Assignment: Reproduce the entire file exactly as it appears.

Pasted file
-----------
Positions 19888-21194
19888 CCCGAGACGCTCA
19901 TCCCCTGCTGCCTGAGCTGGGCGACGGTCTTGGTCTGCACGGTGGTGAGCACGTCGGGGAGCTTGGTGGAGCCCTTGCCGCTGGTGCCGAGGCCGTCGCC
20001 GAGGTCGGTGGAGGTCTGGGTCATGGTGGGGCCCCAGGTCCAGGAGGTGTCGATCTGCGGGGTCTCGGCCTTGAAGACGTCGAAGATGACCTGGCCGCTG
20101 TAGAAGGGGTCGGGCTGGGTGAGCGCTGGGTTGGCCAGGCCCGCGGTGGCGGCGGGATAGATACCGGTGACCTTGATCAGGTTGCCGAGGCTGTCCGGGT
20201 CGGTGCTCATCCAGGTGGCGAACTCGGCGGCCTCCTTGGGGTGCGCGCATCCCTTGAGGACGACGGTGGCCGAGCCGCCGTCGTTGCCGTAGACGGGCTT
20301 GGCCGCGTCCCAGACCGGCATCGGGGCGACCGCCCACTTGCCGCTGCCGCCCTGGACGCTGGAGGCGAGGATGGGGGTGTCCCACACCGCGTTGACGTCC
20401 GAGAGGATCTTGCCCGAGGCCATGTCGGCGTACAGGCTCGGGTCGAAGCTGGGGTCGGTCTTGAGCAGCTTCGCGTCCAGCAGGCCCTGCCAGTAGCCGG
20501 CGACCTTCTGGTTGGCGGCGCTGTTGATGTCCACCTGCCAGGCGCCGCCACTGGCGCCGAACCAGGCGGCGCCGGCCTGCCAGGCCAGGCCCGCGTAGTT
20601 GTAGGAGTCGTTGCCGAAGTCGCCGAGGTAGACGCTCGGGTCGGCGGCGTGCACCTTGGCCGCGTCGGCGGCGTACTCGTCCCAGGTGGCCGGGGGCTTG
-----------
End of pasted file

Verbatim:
Positions 19888-21194
19888 CCCGAGACGCTCA
19901 TCCCCTGCTGCCTGAGCTGGGCGACGGTCTTGGTCTGCACGGTGGTGAGCACGTCGGGGAGCTTGGTGGAGCCCTTGCCGCTGGTGCCGAGGCCGTCGCC
20001 GAGGTCGGTGGAGGTCTGGGTCATGGTGGGGCCCCAGGTCCAGGAGGTGTCGATCTGCGGGGTCTCGGCCTTGAAGACGTCGAAGATGACCTGGCCGCTG
20101 TAGAAGGGGTCGGGCTGGGTGAGCGCTGGGTTGGCCAGGCCCGCGGTGGCGGCGGGATAGATACCGGTGACCTTGATCAGGTTGCCGAGGCTGTCCGGGT
20201 CGGTGCTCATCCAGGTGGCGAACTCGGCGGCCTCCTTGGGGTGCGCGCATCCCTTGAGGACGACGGTGGCCGAGCCGCCGTCGTTGCCGTAGACGGGCTT
20301 GGCCGCGTCCCAGACCGGCATCGGGGCGACCGCCCACTTGCCGCTGCCGCCCTGGACGCTGGAGGCGAGGATGGGGGTGTCCCACACCGCGTTGACGTCC
20401 GAGAGGATCTTGCCCGAGGCCATGTCGGCGTACAGGCTCGGGTCGAAGCTGGGGTCGGTCTTGAGCAGCTTCGCGTCCAGCAGGCCCTGCCAGTAGCCGG
20501 CGACCTTCTGGTTGGCGGCGCTGTTGATGTCCACCTGCCAGGCGCCGCCACTGGCGCCGAACCAGGCGGCGCCGGCCTGCCAGGCCAGGCCCGCGTAGTT
20601 GTAGGAGTCGTTGCCGAAGTCGCCGAGGTAGACGCTCGGGTCGGCGGCGTGCACCTTGGCCGCGTCGGCGGCGTACTCGTCCCAGGTGGCCGGGGGCTTG